Sens sign Princeton’s Max Veronneau

Talented 23-year-old right-winger ended his collegiate career with 144 points in 130 games

The Sens have signed a highly-sought after free agent?!?!?!

Max Veronneau is coming home after a successful four-year career with the Princeton Tigers ended over the weekend with a heartbreaking triple-overtime loss to Brown in the ECAC playoffs. With 25+ teams interested, including the Oilers and Kings, GM Pierre Dorion was able to secure his services with a two-year entry-level deal that’ll begin Wednesday:

“We are very excited to have Max join the Ottawa Senators,” said Senators general manager Pierre Dorion. “We aggressively pursued Max, whose talents made him one of the highly sought-after college free agents available this year. He plays the game with tremendous pace and has terrific offensive instincts. Max will be given the opportunity to compete to be part of the Senators team, both now and in the future.”

Veronneau played his bantam hockey with the Ottawa Sting, midget with the Ottawa Jr. 67s, and junior hockey with the Gloucester Rangers in the CCHL before joining Princeton in 2015-16. He finished first or second in team scoring every year in Princeton, always next to fellow Ottawa-born winger, Ryan Kuffner — who signed with Detroit. You may remember Kuffner as a Sens development camp attendee in 2018. It’s interesting that the team ended up with Veronneau instead, and I wonder if that was Ottawa’s decision, or if Kuffner opted for the Red Wings. It’s hard to understate how interconnected Veronneau and Kuffner were, and it’ll be fascinating to see if one was driving the other’s results. Case in point: Kuffner’s Princeton’s all-time leading goal scorer, and Veronneau’s assisted in 63% of his goals.

Veronneau’s best season was his junior year (2017-18), where he finished second in NCAA scoring with 55 points in 36 games (1.53 PPG) en route to an ECAC Championship and First All-Star Team recognition. 21 of those 55 points came on the powerplay, where he was able to show off his playmaking ability — his 38 assists made him the only collegiate player to average more than an assist per game. He is not one-dimensional, though, with his 4.06 shots per game ranked 9th in the nation (ahead of Kuffner’s 3.92).

This season, with a much weaker supporting cast, both Kuffner (44 points) and Veronneau (38 points) saw their production drop. After Princeton’s top-line and defence pair, the next highest point producer was Jacob Paganelli’s 10 points in 30 games.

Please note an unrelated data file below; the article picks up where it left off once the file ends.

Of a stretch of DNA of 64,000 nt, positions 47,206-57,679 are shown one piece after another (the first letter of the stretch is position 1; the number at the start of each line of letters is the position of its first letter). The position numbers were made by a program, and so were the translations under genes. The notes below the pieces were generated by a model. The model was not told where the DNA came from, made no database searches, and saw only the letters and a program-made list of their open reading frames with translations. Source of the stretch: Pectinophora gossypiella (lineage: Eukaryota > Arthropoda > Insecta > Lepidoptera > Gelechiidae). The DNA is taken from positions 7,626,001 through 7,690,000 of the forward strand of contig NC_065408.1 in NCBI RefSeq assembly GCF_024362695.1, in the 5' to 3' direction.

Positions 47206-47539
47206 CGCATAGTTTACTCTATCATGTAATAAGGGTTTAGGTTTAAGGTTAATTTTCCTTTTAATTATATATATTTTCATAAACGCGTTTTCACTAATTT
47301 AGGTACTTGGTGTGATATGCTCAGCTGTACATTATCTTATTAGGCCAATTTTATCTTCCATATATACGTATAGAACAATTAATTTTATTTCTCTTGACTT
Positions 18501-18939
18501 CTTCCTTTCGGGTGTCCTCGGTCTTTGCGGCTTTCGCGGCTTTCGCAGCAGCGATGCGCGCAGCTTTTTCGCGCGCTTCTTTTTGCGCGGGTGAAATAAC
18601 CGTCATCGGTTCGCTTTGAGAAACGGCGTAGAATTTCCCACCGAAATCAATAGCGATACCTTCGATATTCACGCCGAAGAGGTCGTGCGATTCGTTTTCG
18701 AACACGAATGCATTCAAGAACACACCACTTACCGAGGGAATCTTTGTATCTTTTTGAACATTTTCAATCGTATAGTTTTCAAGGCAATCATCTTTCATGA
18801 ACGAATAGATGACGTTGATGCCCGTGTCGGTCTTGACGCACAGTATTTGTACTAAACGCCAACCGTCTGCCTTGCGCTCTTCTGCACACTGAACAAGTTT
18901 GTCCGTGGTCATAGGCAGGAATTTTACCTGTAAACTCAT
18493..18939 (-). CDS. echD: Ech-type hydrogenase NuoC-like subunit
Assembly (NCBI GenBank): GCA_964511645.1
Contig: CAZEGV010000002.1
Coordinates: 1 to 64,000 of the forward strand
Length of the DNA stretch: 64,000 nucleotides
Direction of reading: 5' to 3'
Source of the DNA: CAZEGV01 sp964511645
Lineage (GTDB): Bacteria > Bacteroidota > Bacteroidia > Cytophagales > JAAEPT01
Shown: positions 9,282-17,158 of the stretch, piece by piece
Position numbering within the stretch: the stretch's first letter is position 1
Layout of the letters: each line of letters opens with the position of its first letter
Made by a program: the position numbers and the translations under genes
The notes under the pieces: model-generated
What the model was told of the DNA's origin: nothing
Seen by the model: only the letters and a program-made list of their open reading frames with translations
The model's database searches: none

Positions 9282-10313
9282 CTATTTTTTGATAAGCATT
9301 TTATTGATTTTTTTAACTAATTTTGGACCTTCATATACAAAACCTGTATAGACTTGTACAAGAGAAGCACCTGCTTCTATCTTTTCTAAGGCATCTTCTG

As we know all to well, the Sens haven’t had much success with college free agents in the past. However, worst case scenario: Veronneau takes up a roster spot for one season. At 23, on a team in dire need of NHL bodies, he’ll have the opportunity to fight for a chance to make the NHL full-time — an appealing premise, and it’s no surprise that many of the day’s signings have come from teams at the bottom of the standings. Treat this as a lottery pick that cost nothing to acquire (unlike draft picks) other than a roster spot.

Expect Veronneau to stick with the Senators for the rest of the season. Pierre Dorion hinted that he should be in the lineup on Thursday, and the team will evaluate his roster spot for 2019-20 in the offseason. As a new signing post-trade deadline, Veronneau is not eligible to play in Belleville should the team make the AHL playoffs.

Scouting Reports

Ben Kerr — Last Word on Hockey:

He uses his strong skating and stickhandling ability to open up passing lanes, both off the rush or in the cycle game. He is able to shake off defenders either by quickly speeding up or slowing down or through a series of quick cuts. Veronneau is a smart player. He anticipates the movements of his teammates and defenders to create offence. He also has a good release on his shot but could stand to improve the power going forward.

Corey Pronman — The Athletic ($):

Veronneau opened eyes last season with his play in the ECAC. This season wasn’t as productive, but NHL teams are still very interested. What stands out about Veronneau is his skating; he can lead a rush at the NHL level with his speed. My concern is, outside his speed, there isn’t much that screams NHL caliber. He can kill penalties, but he’s slight and not physical. His skill is average, but he does see the ice well. The Kings are believed to be the favorite to sign Veronneau.

Mike Morreale —

The 23-year-old senior right wing is considered an exceptional playmaker and puck carrier. He has 36 points (13 goals, 23 assists) in 29 games and is a candidate for the Hobey Baker Award. ”He’s someone where you have confidence as a coach when he’s on the ice that things are going to be done well because he’s very consistent in his habits, does things extremely well and repeats that over and over again,” Princeton coach Ron Fogarty said. “That’s why he’s going to be a pro hockey player.” Veronneau (6-0, 180) took part in Vegas Golden Knights rookie camp in 2017.

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